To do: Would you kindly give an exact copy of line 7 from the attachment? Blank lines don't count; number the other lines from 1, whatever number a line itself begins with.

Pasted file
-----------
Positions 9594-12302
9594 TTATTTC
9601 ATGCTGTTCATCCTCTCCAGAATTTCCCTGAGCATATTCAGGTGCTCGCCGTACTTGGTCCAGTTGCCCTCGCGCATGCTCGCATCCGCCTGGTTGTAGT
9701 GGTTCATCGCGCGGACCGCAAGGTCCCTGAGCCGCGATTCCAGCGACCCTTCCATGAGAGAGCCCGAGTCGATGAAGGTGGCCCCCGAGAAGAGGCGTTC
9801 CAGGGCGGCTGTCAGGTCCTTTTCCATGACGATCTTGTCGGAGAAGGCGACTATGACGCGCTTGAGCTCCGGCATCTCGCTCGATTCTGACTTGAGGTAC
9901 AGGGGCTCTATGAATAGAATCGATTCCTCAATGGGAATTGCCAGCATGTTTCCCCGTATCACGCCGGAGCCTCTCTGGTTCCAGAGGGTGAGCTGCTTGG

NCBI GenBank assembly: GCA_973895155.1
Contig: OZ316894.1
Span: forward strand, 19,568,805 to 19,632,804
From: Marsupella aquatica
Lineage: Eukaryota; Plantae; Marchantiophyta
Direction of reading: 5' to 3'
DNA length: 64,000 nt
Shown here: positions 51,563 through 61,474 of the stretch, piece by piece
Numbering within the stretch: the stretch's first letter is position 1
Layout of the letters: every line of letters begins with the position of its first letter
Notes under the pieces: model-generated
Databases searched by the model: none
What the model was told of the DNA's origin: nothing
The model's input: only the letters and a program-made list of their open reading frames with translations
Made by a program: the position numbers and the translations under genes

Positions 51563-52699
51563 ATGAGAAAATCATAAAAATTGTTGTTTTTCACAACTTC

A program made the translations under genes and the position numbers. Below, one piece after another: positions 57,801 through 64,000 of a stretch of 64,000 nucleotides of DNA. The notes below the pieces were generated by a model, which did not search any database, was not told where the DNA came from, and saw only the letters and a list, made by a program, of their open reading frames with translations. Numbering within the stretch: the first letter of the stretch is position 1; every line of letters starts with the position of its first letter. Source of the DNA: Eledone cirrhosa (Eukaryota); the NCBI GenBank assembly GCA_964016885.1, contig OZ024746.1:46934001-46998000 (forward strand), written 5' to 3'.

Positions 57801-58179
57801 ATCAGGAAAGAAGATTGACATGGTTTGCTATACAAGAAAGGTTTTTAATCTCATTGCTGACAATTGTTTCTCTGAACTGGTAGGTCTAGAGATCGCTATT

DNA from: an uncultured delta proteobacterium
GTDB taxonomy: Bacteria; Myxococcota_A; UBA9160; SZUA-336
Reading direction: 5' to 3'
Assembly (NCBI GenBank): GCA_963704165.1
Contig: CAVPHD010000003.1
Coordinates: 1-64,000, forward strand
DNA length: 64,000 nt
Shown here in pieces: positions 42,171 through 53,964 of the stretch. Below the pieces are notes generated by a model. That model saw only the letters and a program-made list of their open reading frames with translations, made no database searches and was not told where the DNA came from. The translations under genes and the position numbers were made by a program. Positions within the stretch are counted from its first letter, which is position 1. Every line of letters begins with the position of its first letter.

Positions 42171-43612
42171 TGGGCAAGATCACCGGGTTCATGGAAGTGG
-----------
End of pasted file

NCBI GenBank assembly: GCA_973895155.1